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Vivid banners of FenceART bring inspiration to Newton’s neighborhoods

Seanna McGraw, 20, poses in front of the 2019/20 FenceART banner with her photograph "Mathare School Uniforms, Nairobi."Cynthia Clark

One of Cynthia Clark’s most vivid childhood memories is her first open-casket funeral. Now 69, the Newton resident has spent time photographing local and monumental cemeteries across the world ― from village graveyards to Paris, Buenos Aires, Bonaventure in Savannah, Ga., and the Garden of Unborn Children in Japan. Her latest work is now featured in Newton’s public art program, FenceART.

As a joint project of Newton Community Pride and Newton Open Studios, FenceART selects and displays 20 works on banners across the city each year, bringing vibrant and engaging high-quality art to Newton neighborhoods, according to Newton Open Studios. The banners travel to five public fence locations and rotate until each work has visited every site.

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The amateur photographer’s winning piece, “Novodevichy Niche Grave,” was shot in Moscow four years ago, where Clark photographed a decorated grave of a mother and son who died in 1942 and 1940, respectively.

“I saw a wall of niche graves of regular people, some couples, some mother and sons, and I was really struck by the few who had fresh flowers stuck on and in them even now, though they date back to the 1930s and ’40s,” Clark said.

So she took out her camera and went back to the cemetery two more times until she captured the “right, somber but dignified” tone.

Upon her return, she submitted the photograph to FenceART. When the piece won in 2019 — after Clark’s three previous entries were not successful — her granddaughter Seanna McGraw’s photograph, “Mathare School Uniforms, Nairobi,” won the same year.

McGraw’s work shows blue and red dresses hanging to dry on a safe house roof of a school in Nairobi. The 20-year-old took the photograph while visiting the school in the Mathare Valley slum in the summer of 2018.

Clark has helped develop her granddaughter’s photographs and encouraged her to enter them into art shows in Newton, including FenceART. Photography has been a rich part of their relationship for many years since their first trip abroad, Clark said.

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While McGraw said her grandmother’s appreciation of travel and passion for photography have been very inspirational, she was hesitant to share her own works at first.

“Having my photo chosen to be shared with my community through FenceART validated that my photos really are art and are appreciated by more than just my close friends and family,” McGraw said. “Being in this show with my grandmother makes this opportunity even more special to me, since she has had such a large impact on my journey to this point.”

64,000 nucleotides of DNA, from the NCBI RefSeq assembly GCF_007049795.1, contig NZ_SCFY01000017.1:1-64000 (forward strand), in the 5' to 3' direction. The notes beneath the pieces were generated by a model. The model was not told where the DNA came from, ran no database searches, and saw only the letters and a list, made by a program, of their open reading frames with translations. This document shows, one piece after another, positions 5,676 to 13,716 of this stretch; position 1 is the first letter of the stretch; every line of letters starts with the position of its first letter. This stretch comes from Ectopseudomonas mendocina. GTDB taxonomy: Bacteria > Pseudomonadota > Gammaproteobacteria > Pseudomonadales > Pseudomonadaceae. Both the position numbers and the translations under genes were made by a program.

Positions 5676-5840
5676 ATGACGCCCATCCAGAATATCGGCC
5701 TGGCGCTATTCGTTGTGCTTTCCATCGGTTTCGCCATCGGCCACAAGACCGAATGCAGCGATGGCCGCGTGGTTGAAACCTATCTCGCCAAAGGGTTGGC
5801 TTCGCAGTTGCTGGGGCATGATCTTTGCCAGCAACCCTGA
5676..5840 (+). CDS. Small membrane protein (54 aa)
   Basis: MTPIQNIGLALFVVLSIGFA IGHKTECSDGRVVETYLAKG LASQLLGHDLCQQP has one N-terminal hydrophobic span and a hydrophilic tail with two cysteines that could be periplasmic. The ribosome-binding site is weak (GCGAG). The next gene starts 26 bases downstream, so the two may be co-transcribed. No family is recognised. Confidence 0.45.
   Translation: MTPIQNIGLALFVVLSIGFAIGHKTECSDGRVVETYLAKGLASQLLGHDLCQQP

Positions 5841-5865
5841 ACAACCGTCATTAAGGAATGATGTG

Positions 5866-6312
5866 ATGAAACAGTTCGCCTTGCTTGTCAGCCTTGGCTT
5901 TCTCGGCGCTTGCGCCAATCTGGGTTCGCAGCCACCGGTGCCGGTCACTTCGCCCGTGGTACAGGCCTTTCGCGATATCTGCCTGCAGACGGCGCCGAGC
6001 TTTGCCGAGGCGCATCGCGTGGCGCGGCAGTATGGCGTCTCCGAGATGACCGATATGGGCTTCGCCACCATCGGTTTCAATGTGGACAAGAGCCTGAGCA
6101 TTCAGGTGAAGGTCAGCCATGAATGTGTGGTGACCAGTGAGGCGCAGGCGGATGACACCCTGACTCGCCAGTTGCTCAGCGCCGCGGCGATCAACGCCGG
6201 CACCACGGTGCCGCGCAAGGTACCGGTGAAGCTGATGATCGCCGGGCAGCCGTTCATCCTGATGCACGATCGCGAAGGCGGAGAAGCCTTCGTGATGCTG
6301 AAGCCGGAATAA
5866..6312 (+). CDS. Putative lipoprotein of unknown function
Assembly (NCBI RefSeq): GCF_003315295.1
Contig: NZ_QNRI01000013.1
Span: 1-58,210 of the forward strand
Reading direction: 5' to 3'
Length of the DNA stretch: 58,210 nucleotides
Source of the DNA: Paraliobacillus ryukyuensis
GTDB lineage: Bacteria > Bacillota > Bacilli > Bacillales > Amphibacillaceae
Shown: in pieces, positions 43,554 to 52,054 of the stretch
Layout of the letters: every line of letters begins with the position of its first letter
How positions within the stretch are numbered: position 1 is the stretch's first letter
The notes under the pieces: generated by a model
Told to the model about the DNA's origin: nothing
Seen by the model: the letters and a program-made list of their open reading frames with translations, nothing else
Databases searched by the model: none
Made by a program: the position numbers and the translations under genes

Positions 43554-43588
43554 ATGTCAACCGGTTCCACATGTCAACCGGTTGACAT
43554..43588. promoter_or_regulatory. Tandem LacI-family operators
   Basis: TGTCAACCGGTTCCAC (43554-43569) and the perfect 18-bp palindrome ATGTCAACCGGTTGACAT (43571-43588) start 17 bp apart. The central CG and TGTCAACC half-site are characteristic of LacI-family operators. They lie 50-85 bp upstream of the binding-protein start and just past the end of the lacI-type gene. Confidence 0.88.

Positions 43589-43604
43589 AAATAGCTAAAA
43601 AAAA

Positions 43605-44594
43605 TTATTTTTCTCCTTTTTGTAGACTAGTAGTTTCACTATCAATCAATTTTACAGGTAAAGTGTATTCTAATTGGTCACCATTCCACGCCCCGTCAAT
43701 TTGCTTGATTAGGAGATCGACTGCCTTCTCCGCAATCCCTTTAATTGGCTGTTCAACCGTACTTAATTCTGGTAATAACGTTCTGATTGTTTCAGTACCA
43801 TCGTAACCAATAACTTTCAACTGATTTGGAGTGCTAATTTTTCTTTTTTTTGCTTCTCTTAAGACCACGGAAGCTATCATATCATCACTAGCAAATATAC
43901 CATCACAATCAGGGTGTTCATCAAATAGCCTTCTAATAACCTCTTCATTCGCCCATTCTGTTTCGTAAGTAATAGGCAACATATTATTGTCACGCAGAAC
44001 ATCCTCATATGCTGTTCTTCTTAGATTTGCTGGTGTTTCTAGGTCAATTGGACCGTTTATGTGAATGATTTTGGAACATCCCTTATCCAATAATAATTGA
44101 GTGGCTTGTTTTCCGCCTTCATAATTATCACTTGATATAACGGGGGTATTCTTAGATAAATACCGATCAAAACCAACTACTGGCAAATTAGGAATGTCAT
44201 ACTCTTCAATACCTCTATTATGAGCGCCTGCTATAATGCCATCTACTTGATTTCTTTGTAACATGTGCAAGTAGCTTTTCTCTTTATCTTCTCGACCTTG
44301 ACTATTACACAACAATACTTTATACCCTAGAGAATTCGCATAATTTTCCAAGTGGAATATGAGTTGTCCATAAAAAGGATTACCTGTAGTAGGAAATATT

This year marks the first time that the program contains a grandmother/granddaughter set of photographs since its launch in 2015.

Willard McGraw, 84, Clark’s husband, said even though the FenceART project is happening in a small city with a limited budget, it is unique and wonderful. Both his wife and granddaughter have gotten good feedback from the public, he said.

“Volunteer crews rotate the banners from one location to the next, and while doing so, always get comments from passing pedestrians, letting them know how much the public enjoys the art and look forward to the new banners going up,” Willard McGraw said.

Ellen Fisher, director of Newton Open Studios, said people interact with temporary art far differently than with permanent art.

“Whether beloved or challenging, you know the art will be gone in a few weeks,” she said. “So, temporariness generates a willingness to experience a much broader range of styles and content, plus an anticipation for what will come next.”

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To date, 100 banners have been selected, printed, hung, rotated, retired, and either gone home to the artists or lived a second life. In 2017, former Mayor Setti Warren requested that a selection of retired banners be hung in the executive office of Newton City Hall for a year. Mayor Ruthanne Fuller has continued the tradition.

The 2019/20 banners are on public display from October 2019 through mid-September 2020.

Some of the other works include Grey Held’s picture poem “Amarillis,” Howard Fineman’s photograph “Nested Arches, Mexico,” and Nick Read’s painting, “Dogs.”

To Clark, public art means the community cares and shares its own talent in unusual ways outside the gallery. “[For this reason,] The FenceART project is really important to Newton and to me,” she said.

The project is supported this year by a grant from the Newton and Massachusetts cultural councils, with additional funding from Newton Community Pride and Newton Open Studios.

Residents can now find Clark and Seanna McGraw’s works at the Newton Free Library and Watertown Street at Bridge Street, respectively. Other banner locations include Newton Senior Center, Good Shepherd Church, and Newton Cemetery.

More information is available at NewtonCommunityPride.org/FenceART.

Hyerim Seo can be reached at newtonreport@globe.com.